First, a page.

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Name: City of Indianapolis v. Edmond
Case #: 99-1030
Court: US Supreme Court
District USSup
Opinion Date: 11/28/2000
Subsequent History: cross-cites: 121 S.Ct. 447; 148 L.Ed.2d 333
Summary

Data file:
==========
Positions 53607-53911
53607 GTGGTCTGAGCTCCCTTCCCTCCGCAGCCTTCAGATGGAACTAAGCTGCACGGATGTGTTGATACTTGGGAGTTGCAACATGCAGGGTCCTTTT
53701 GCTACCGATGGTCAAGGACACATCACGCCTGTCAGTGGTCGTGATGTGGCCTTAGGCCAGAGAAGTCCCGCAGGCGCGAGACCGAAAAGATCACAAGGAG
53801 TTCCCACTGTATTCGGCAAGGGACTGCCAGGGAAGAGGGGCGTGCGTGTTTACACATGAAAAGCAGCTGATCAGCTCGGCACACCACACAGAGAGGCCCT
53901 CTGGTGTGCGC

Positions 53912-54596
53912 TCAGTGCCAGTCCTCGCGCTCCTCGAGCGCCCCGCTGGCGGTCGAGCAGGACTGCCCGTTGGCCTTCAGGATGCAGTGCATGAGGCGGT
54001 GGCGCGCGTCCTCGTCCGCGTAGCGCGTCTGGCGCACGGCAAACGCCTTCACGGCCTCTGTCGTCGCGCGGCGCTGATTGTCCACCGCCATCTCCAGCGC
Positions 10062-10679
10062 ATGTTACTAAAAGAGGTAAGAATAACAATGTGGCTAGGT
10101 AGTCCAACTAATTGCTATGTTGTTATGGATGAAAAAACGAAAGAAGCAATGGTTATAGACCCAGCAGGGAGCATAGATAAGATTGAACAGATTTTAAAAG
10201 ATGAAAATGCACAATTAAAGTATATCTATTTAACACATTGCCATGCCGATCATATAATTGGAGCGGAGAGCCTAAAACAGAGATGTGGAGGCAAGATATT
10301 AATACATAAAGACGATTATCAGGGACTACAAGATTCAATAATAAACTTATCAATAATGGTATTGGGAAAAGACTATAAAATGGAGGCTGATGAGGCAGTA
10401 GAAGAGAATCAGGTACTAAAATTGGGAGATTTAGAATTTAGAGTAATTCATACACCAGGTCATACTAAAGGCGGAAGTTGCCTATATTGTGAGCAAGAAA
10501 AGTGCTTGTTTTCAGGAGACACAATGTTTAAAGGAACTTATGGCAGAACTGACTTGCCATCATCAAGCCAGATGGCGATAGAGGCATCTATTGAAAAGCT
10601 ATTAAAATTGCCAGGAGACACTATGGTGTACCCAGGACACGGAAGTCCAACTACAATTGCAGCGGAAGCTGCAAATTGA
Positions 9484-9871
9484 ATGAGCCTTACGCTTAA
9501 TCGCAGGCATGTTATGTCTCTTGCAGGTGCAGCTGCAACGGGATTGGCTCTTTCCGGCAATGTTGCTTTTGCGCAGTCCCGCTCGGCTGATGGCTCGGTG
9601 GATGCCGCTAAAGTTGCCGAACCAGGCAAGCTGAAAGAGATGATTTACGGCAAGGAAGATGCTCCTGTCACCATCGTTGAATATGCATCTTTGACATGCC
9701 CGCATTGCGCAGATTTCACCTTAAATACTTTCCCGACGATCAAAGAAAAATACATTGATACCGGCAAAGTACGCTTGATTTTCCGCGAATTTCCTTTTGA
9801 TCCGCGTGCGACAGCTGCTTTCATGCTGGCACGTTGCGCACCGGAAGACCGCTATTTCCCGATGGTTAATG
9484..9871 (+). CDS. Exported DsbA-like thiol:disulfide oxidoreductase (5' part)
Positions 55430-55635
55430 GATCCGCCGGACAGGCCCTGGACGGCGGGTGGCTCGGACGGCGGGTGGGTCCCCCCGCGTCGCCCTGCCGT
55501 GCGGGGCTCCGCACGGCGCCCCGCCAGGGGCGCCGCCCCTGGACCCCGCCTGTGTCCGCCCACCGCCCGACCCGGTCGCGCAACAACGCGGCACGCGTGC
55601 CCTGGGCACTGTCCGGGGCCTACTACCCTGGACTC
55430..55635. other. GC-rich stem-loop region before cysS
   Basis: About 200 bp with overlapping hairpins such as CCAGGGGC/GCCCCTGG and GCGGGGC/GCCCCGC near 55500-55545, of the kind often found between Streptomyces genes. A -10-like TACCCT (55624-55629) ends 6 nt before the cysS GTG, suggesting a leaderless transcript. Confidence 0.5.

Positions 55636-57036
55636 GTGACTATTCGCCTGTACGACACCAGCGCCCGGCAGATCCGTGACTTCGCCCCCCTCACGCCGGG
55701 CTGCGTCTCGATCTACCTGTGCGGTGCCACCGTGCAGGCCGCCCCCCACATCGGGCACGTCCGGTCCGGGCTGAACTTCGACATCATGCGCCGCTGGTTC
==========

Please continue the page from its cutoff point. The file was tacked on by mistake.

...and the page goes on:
The City of Indianapolis operated vehicle checkpoints on its roads in an effort to stop the transport of illegal drugs. Here, the Supreme Court held that the roadblocks contravened the Fourth Amendment because their primary purpose is indistinguishable from the general interest in crime control. Brief suspicionless seizures at fixed checkpoints in order to intercept illegal aliens or drunk drivers have been upheld because they are designed to closely serve the purposes of policing the border or ensuring roadway safety, and therefore serve law enforcement purposes, using arrest as a method to reach those goals. However, the court has never upheld a checkpoint program whose primary purpose was to detect evidence of “ordinary criminal wrongdoing.” Checkpoints are not justified by the nature of a drug problem, and if they were, there would be little check on the ability to construct a roadblock for almost any purpose. This holding does not affect the constitutional status of border searches, or searches in airports in government buildings, which can be distinguished by the need to ensure public safety. Dissenting opinion by Justices Renquist, Thomas, and Scalia would find constitutional any brief, standardized, directionless roadblock seizure which “served a weighty state purpose with only minimal intrusion on the privacy of their occupants.”